24 March 2014
Libby Price and Tyne McConnon
Live cattle are expected to head to Egypt in coming months, with the Federal Government last week announcing an agreement with Egypt for the trade to resume.
It’s a year since the Australian industry suspended cattle exports to Egypt over welfare concerns, and it’s eight years since evidence of serious animal cruelty halted sheep exports there.
Agriculture Minister Barnaby Joyce says Egypt has committed to the strict ESCAS arrangements, which hold exporters responsible for animal welfare up to the point of slaughter.
Egyptian Ambassador to Australia, Dr Hassan El Laithy, thinks the live sheep trade could also resume, if Australia helped Egypt build feedlots and abattoirs.
Dr El Laithy denies there is political turmoil in Egypt and that animal welfare will be a low priority for his government.
“We believe in respecting animals, plants, water, but if you see someone showing that kind of disrespect, for whatever reason this was taken to the media and I’m sure you may think of interest groups behind bringing it at that particular time and afterwards you can see competitors and the products coming from other countries,” Dr El Laithy said.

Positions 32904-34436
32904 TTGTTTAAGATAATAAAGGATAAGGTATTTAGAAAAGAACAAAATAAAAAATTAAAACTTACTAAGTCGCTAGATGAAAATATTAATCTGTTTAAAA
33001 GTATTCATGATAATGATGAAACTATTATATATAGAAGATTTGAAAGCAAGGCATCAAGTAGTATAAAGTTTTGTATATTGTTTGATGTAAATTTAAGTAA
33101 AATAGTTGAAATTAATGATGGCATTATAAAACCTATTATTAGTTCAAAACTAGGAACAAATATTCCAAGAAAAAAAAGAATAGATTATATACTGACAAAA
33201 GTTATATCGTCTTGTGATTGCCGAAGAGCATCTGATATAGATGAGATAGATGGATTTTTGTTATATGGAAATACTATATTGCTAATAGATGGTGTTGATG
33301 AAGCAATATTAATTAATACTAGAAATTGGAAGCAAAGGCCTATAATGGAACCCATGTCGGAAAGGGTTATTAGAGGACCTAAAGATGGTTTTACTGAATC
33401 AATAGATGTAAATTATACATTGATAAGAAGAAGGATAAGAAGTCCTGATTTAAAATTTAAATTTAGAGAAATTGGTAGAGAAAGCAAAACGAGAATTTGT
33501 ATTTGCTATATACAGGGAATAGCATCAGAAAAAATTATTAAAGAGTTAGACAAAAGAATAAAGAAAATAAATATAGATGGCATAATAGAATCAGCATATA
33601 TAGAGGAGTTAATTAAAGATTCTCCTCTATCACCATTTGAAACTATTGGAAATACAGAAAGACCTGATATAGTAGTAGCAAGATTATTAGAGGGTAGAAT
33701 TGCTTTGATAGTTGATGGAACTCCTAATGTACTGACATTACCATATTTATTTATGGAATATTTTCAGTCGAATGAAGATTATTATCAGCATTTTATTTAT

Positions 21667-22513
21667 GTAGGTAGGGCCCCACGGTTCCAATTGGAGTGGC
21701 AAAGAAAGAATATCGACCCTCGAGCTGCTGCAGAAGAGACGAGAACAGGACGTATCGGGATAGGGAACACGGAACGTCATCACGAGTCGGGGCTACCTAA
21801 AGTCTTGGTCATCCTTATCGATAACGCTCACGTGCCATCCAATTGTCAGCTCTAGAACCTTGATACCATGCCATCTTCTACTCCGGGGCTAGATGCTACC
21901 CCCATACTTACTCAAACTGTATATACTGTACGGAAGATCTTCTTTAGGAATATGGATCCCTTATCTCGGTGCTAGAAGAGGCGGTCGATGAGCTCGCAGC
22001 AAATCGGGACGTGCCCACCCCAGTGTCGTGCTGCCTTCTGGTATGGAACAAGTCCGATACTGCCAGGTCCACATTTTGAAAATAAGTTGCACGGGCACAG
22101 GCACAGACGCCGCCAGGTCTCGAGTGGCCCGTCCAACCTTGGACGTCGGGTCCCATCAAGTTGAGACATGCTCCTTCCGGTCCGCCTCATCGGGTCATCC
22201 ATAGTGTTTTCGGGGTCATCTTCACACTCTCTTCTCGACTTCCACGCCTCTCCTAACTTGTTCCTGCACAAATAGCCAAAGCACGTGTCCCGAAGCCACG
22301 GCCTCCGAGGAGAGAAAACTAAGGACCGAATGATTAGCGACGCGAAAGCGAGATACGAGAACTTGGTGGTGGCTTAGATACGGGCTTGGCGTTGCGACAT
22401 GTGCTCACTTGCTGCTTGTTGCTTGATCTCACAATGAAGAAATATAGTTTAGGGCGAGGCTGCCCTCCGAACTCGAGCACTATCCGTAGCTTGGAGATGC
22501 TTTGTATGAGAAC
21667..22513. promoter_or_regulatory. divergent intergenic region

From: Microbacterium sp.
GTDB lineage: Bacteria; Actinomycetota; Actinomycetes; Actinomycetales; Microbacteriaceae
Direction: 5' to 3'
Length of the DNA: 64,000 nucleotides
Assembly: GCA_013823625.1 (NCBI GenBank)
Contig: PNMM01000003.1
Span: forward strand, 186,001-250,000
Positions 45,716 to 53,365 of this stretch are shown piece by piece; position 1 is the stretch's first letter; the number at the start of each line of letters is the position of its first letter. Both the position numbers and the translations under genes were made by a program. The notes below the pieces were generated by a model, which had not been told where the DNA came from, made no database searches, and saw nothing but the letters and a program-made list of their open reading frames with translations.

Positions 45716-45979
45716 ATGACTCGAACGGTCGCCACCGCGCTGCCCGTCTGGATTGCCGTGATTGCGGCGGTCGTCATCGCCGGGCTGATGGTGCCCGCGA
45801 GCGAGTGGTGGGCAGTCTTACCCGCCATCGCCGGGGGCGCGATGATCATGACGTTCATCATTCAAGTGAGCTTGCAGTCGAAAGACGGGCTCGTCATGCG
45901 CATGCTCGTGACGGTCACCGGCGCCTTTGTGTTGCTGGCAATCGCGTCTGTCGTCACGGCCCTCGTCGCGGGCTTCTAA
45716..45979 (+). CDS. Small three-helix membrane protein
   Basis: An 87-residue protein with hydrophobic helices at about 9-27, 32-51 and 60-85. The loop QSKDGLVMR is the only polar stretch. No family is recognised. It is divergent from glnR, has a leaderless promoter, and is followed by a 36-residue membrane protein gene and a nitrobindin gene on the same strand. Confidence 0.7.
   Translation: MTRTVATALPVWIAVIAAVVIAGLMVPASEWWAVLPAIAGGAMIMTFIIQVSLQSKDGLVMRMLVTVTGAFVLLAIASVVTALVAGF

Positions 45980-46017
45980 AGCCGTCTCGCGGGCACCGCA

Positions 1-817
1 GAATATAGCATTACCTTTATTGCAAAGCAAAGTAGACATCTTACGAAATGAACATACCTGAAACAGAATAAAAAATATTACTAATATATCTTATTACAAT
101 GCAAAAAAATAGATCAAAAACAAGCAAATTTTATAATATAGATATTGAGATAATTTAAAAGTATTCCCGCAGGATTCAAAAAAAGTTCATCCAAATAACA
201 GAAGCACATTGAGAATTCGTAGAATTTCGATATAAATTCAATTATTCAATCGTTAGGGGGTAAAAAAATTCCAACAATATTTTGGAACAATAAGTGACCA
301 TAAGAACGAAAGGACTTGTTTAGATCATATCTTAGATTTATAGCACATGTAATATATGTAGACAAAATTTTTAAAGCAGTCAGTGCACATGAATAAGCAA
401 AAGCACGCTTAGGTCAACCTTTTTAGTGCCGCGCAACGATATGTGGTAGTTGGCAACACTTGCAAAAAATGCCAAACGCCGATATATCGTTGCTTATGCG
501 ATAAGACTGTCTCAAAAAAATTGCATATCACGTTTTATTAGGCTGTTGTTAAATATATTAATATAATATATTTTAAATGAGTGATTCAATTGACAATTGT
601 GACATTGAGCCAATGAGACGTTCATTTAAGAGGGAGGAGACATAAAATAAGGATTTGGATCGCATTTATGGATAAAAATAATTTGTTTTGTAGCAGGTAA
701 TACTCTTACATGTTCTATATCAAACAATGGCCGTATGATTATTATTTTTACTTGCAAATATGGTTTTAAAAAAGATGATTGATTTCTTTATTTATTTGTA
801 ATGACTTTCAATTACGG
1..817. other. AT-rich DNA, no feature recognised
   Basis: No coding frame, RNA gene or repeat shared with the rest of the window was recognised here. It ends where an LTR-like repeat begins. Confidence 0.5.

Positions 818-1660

Cattle producers in northern Western Australia are welcoming the news.
Kimberley cattle producer Peter Camp says Egypt was a lucrative market for the north.
“In the late 1990s and early 2000s, the Egyptian job was a really strong market for the Kimberley.
“They put a lot of cattle into Egypt out of the Kimberley.”
Mr Camp says prices were also strong.
“They were paying around $1.50 to $1.60 for the heavier animals.
“In the late 1990s, early 2000s, the weight range was between 330 kilos to 550, so a really big weight range.”
Courtesy of ABC Rural
24 March 2014